Human flourishing as a goal lacks a fixed point. It provides no solid form to its premise. What is flourishing, really? Trying to key in on the concept gets into horse-for-courses territory. Is it the freedom to wantonly kill for psycho murderers? To stone infidels for Islamic fundamentalists? To make Rome the capital of all nations for Catholic fundamentalists (once a less wishy-washy pope is confirmed, of course)? To marry a bevy of babes for polygamists? To force schoolchildren to memorize seasons 4-10 of The Simpsons for those with impeccable comedic taste? *Ahem.*

The Scottish philosopher Alasdair MacIntyre asked two pointed questions of the passionate political activist: “Whose justice? Which rationality?” Sure, you may consider yourself a selfless defender of the proletarian, arch enemy of the bourgeoisie, but what morals are you really fighting for? Why is material equality worth rending riches from the moneyed class?

Alternatively, you may be a happy capitalist warrior, gleefully beating back Leviathan for the sake of the holy American producer. But whose interests are you really serving? Are you financial benefactors really dedicated to negative liberty, or just a negative tax bill?

Or if you’re more classically attuned, believing as Aristotle did, that politics is the art of achieving eudaimonia for the masses, you have to determine what that highest good entails. Is it infinite cakes and pastries for the gluttons? An endless line of willing maidens for the lechs? A never-ending Creed tour for ‘90s-alt-rock enthusiasts?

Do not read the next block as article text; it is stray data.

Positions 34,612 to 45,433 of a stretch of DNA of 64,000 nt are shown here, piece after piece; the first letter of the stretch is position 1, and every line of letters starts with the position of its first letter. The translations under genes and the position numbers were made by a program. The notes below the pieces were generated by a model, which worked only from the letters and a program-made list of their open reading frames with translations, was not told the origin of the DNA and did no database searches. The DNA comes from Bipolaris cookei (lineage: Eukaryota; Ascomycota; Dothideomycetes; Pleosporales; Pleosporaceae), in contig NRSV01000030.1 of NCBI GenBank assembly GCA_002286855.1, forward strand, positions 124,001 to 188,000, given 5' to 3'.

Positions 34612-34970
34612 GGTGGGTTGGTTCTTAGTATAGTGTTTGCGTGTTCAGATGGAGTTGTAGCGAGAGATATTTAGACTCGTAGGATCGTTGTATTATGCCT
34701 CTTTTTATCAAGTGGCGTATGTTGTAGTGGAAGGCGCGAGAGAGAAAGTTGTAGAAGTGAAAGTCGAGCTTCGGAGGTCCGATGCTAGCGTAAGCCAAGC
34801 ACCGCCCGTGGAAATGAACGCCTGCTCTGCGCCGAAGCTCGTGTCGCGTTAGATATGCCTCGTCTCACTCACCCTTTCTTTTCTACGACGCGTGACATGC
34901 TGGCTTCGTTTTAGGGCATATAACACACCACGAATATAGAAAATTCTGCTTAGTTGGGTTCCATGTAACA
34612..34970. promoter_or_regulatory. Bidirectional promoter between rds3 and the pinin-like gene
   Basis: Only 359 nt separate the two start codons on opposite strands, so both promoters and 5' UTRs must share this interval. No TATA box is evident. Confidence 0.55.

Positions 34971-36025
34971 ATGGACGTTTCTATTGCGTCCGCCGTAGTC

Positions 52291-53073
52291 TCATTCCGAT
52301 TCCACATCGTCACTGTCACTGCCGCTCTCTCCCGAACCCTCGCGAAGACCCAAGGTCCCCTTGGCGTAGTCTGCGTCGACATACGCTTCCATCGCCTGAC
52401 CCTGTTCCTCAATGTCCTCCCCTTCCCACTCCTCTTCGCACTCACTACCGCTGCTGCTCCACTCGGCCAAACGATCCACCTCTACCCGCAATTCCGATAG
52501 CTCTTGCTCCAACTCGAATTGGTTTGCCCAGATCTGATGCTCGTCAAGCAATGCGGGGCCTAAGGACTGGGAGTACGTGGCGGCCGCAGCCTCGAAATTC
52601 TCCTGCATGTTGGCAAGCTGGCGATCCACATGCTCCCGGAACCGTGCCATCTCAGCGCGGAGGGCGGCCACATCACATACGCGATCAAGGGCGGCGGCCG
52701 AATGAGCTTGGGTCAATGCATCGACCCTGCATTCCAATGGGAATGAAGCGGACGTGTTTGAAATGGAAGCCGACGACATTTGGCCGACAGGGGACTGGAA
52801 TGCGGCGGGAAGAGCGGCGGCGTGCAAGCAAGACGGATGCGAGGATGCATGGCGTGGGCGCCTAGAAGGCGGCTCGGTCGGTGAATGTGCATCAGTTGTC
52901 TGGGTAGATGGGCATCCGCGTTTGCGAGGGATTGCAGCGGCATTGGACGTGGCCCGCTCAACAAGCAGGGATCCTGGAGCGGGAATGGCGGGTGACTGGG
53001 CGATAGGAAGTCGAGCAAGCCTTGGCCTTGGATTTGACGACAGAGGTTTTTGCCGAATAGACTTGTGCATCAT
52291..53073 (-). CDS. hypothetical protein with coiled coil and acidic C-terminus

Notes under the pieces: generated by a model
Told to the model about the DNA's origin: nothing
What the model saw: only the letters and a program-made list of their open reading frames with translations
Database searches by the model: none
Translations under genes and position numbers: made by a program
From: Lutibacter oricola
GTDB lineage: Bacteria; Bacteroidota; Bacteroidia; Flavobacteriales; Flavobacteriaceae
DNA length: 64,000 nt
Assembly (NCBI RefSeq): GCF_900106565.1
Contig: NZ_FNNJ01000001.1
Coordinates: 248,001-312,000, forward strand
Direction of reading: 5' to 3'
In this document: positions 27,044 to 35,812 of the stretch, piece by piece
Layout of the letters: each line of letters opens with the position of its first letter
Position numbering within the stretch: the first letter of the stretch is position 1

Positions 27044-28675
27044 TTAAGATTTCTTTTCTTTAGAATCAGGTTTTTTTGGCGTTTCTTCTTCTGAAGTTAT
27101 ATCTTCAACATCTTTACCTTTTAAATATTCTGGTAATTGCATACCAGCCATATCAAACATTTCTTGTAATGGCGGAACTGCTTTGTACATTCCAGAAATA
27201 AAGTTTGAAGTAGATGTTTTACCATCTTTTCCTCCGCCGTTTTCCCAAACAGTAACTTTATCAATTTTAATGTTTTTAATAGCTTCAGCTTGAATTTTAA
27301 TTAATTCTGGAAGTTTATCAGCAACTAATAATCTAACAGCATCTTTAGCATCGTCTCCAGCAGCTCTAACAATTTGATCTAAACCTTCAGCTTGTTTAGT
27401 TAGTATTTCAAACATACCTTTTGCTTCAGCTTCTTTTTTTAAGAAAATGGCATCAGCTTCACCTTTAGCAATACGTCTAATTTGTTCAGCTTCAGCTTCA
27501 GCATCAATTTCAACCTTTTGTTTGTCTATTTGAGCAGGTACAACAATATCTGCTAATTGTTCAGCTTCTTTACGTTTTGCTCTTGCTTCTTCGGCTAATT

In our emoji-lined-character-limited-digital-incorporeal world, it makes sense we speak in more generalities than before. Plus, inadvertently insulting anyone these days can basically ruin your livelihood. But abstract concepts like “human flourishing” or “equality” or even “liberty” lack a galvanizing force without concrete, or even spiritualized, definition. For the sake of not rubbing anyone the wrong way, we get empty paeans to prosperity by puny, flat-chested politicians. “All societies, once religion begins to decline, move towards utilitarianism, because it’s the easiest way of organising large groups of people,” wrote Ed West.

Material utility isn’t enough to bind a country together over time. At best, technological advancement can distract from cultural schism—watered-down beer, Marvel movies, new Dorito flavors.

The political class in Washington got some tough pedagogy in 2016 that human flourishing must mean more than cheap drive-thru calories. And they may get a repeat lesson come fall.

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Free the People publishes opinion-based articles from contributing writers. The opinions and ideas expressed do not always reflect the opinions and ideas that Free the People endorses. We believe in free speech, and in providing a platform for open dialog. Feel free to leave a comment!

Taylor Lewis

Taylor Lewis writes from Virginia.